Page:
Evil Has a New Home
Take a look at this building:
I know what you’re thinking: this building radiates pure evil! What on God’s green earth could this architectural abomination be?!
Well, I’ll tell you. It’s Shanghai’s municipal PSB headquarters.
Now I’m not saying that China’s Public Security Bureau is “bad.” All I’m saying is that I think dark forces were involved in the creation of this particular structure.
But don’t just take my word for it. Amy agrees with me. But you must stand before it in the flesh for the full effect.
This building casts its shadow of fear on South Wuning Road (武宁南路).
half way across the globe I can almost feel the creepyness this building exudes. Wonder what it looks like in real life (i’m assuming that’s a 3D mockup).
I was there pketh! I fought off Gozar the Gozarian and the gate keeper long enough for John to get the shot, so don’t tell me that’s not real! The only way to beat it is to cross the streams.
There definitely is something a little, uh, imposing about that building. It looks like it belongs on the capital planet of some galactic empire.
It’s really funny how certain buildings inspire a certain uneasiness, no matter what their purpose. I’ll always remember the library at Queen’s, my alma mater in Kingston, Ontario. Although it was supposed to be a place of learning (and super modern at that), it always creeped me out. check it out at:
Tell me that does not look like some evil warlord’s fortress.
To me the building looks like it could house “The Daily Planet”. And I wouldn’t be surprised to see Clark Kent walk out, or Superman fly across the sky.
Is that a “death’s head” (skull) image it see lurking in the background at the top of the building?
I’ve said it before and I’ll say it again: China has the world’s most abyssmal architects.
Are you living in Gotham City? I can hear the Joker’s evil cackle as he sits in some office on the top floor planning his conquest of Shanghai and then the world.
You just needed to Photoshop a giant Stay-Puft Marshmallow Man walking by and a swirling vortex of clouds above, and the image would be complete. There is no Dana, only Zool…
Oh, give me a break. Would the building look even a tenth as scary if the sky wasn’t embellished? With that sky, the Statue of Liberty would look scary!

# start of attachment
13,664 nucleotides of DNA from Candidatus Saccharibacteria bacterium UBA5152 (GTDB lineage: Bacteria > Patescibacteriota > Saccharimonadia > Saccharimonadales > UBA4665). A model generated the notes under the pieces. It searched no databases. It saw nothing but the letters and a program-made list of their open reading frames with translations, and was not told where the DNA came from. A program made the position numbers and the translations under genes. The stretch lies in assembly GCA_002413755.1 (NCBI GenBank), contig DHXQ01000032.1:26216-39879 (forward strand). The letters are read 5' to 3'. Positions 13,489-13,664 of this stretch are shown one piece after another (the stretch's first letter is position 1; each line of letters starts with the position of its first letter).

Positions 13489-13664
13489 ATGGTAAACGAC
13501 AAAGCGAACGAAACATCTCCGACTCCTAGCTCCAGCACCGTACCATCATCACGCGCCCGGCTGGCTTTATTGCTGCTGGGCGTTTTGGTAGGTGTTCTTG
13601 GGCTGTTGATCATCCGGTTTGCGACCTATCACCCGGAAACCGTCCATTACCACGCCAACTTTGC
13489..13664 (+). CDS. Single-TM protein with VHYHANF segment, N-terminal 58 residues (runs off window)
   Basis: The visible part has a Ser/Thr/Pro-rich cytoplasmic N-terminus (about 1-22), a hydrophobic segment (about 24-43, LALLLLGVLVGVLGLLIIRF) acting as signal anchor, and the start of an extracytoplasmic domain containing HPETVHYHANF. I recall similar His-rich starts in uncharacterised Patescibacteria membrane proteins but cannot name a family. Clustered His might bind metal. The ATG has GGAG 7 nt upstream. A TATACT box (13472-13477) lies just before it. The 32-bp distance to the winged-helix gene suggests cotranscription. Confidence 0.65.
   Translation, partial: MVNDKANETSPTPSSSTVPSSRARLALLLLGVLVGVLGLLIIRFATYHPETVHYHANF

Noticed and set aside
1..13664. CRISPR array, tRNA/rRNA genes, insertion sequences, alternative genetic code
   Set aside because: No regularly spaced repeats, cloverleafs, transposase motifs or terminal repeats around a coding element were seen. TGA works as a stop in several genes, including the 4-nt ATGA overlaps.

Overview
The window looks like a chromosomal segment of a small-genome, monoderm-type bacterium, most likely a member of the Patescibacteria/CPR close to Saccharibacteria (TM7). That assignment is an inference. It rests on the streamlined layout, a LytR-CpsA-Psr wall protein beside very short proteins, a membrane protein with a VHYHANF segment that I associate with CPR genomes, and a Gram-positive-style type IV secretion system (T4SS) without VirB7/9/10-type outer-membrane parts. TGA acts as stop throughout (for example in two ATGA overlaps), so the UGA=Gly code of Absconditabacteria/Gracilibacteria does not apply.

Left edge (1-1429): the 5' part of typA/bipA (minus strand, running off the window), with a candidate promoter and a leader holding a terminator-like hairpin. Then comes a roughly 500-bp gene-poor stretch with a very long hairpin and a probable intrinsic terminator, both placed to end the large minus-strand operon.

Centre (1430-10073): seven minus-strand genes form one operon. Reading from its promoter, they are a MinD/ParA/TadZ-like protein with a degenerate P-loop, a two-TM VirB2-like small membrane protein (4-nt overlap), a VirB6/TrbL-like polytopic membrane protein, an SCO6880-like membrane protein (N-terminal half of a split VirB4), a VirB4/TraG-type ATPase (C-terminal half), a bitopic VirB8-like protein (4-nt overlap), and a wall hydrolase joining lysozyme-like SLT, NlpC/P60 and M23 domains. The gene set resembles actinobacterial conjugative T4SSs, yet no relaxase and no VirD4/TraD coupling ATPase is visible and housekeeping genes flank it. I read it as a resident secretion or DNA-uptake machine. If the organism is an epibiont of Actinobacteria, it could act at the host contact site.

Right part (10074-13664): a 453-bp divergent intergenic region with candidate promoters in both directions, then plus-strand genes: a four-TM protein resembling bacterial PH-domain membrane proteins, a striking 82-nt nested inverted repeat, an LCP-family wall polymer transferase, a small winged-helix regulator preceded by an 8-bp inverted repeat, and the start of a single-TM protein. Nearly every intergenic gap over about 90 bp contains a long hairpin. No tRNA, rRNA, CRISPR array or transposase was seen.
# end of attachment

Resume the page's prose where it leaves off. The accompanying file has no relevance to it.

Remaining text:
I personally find architecture in China fascinating. One interesting fact is that most, if not all, of China’s skyscrapers were built within the past decade. There are no Chrysler or Empire State Building to offset the ultramodernity of its present highrises. So, despite the fact that China’s a very old country, its cities’ skylines are the most modern in the world. Of course, a lot of the buildings are not aesthetically pleasing–i.e., they’re ugly as shit–but so what? You are witnessing architectural history!
history it may be, but even with a nice blue sky I don’t anyone would remember a sight like this favorably .. even moreso now that I know it’s real 🙂
Incidentally, there’s a great website on skyscrapers:
The database includes all the major buildings in the world, including highrises in China. You can search by city too, like Shanghai or Hong Kong or Beijing . . . I can spend hours on this website!!!
The building is a modestly updated version of the standard government buildings throughout the old Soviet Union and its then satellites. If you’ve ever been to any of those places, this style – in various sizes – is cookie-cuttered as city/county/sstate hall everywhere you go.
You expect Commies to have imagination or to allow others to create freely or that an architect would dare to depart far from the party lines?
I’m also really interested in architecture, and that was one of the reasons I was really excited to come live in China (Shanghai, Hong Kong,etc.)
In North America at least, people want their skyscrapers unique and original. A company won’t come across very well if its HQ is a dirty concrete block (see Hydro Quebec in Montreal, ugghghgh). A memorable building is a way to sell a corporate name (see Sun Life building in Montreal).
In China, however, modernization is the overarching goal, aethestics be damned. The building’s basic shapes aren’t really the problem: I would say you are looking more at the result of rushed building with cheap materials and shoddy workmanship. North American cities, in their current state, seem to think one building at a time. But Chinese cities, in their rush to catch up with some fictional America (not to mention outdo each other), go for broke and want whole downtown cores popping up over night. With this kind of instant modernization, creative design gets tossed. It might be a cultural difference in terms of aesthetics; many people around here think that a concrete block with reflective windows drowned in neon is beautiful because it is “modern”. It fairly obvious this sort of design would fare very well back home.
They could build amazing skyscrapers around here given Chinese architectural history. So it’s a bit sad to see so many cities opting for America on the cheap. And given the poor quality of certain buildings, it might get a bit scary around here in 10-20 years or so.
no, Da Xiangchang, it really DOES look that creepy/evil, even w/out the embellished sky. the sky john “improved” just accentuates the true aspect of the building, which i remember as looking even darker and eerie than this picture conveys. i started making gotham city comments from the moment i saw it. the fact that there’s a high concrete wall all around the base makes it seem like some inpregnable fortress of evil from which there can be no escape….
greg, you crack me up! i miss you and the rest of the gang!!! hugs all around 🙂